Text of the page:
Global EMV Adoption Still in Progress
May 12, 2015
Most of the world has a decade head start on the U.S. in the migration to the EMV standard, but developed regions are still adding hundreds of millions of chip cards years later, according to new data from EMVCo, suggesting the U.S. is in for a long ride. In 2014, EMVCo reported, chip-card adoption globally rose 43 percent to 3.4 billion cards. The number of chip cards in circulation around the world rose by a billion that year. Every region around the world, some where EMV has been implemented for years, still experienced significant increases in the number of cards in circulation and transaction volume. Many experts expect full adoption of EMV in the U.S. to take years , but EMVCo said U.S. plans to migrate to EMV technology are progressing and will give global adoption a significant bump.
“From a regional perspective, the highest volumes of EMV transactions are occurring in regions with a significant base of deployed EMV cards and established acceptance infrastructures. We are, however, pleased to note a significant acceleration of card issuance in the U.S. throughout the course of last year,” said Sean Conroy, current chair of the EMVCo Board of Managers. “We are aware that the U.S. merchant and acquiring communities are actively enabling their acceptance environments and platforms to support EMV transactions and anticipate further advances will be made in this market throughout 2015.”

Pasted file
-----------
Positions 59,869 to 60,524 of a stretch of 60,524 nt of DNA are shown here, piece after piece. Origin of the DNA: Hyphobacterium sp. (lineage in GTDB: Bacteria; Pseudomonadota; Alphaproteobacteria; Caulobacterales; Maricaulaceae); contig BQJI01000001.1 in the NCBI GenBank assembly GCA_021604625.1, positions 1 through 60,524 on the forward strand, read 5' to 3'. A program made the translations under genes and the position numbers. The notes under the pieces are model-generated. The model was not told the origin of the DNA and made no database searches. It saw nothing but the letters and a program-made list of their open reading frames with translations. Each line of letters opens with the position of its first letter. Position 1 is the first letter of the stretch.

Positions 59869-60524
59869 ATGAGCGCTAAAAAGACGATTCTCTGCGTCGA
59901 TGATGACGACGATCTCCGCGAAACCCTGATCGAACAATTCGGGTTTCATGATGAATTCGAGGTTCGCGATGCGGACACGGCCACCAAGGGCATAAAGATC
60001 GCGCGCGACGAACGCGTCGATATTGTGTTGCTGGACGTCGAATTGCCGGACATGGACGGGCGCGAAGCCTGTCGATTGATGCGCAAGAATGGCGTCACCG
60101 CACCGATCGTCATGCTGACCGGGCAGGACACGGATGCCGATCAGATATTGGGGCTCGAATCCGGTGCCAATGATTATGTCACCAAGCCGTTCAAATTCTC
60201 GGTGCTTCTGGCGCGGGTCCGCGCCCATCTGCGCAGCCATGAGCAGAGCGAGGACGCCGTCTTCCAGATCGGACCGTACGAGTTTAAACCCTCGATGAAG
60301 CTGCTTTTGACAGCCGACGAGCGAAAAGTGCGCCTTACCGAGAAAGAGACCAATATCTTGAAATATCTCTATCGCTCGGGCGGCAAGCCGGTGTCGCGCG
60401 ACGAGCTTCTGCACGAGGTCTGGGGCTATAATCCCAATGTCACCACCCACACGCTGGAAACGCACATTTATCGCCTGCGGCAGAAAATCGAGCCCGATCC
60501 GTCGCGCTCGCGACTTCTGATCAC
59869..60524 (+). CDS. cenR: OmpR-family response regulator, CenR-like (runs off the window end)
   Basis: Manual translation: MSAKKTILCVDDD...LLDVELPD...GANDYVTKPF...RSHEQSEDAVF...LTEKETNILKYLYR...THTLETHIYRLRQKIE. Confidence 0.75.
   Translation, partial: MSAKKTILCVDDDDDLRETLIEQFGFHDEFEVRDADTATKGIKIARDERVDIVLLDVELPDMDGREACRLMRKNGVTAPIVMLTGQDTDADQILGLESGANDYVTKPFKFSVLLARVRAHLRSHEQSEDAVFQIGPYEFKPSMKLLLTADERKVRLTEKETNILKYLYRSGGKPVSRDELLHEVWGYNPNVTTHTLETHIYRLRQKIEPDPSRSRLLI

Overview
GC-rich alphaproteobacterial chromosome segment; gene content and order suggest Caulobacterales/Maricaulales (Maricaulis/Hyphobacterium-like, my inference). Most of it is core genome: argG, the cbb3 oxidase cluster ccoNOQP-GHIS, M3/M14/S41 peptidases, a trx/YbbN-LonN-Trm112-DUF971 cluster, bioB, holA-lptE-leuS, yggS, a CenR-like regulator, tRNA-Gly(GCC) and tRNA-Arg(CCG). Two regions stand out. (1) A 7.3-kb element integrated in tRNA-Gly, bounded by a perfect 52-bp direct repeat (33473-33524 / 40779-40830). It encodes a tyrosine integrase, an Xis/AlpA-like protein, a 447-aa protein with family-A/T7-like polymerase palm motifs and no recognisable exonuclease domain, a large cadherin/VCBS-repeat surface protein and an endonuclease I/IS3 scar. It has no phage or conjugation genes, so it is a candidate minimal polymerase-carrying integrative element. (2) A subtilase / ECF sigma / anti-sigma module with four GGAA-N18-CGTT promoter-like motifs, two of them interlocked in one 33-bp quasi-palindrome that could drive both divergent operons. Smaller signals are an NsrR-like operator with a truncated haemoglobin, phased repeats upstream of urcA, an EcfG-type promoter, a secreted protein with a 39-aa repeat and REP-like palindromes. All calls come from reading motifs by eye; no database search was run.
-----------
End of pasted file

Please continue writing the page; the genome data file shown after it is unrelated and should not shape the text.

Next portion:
Western Europe leads the way with a chip card adoption rate of 83.5 percent in 2014, up from nearly 82 percent in 2013. Adoption in Canada, Latin America and the Caribbean reached 59.5 percent last year, up from 54.2 percent the year before. Africa and the Middle East climbed to 50.5 percent in 2014 from under 39 percent the previous year. Eastern Europe made big strides in 2014, climbing to an adoption rate of 40.4 percent from 24.4 percent the year before. Chip card adoption in Asia Pacific grew to 25.4 percent in 2014 from 17.4 percent in 2013. A bit more than seven percent of payment card users had chip cards in the U.S. in 2014.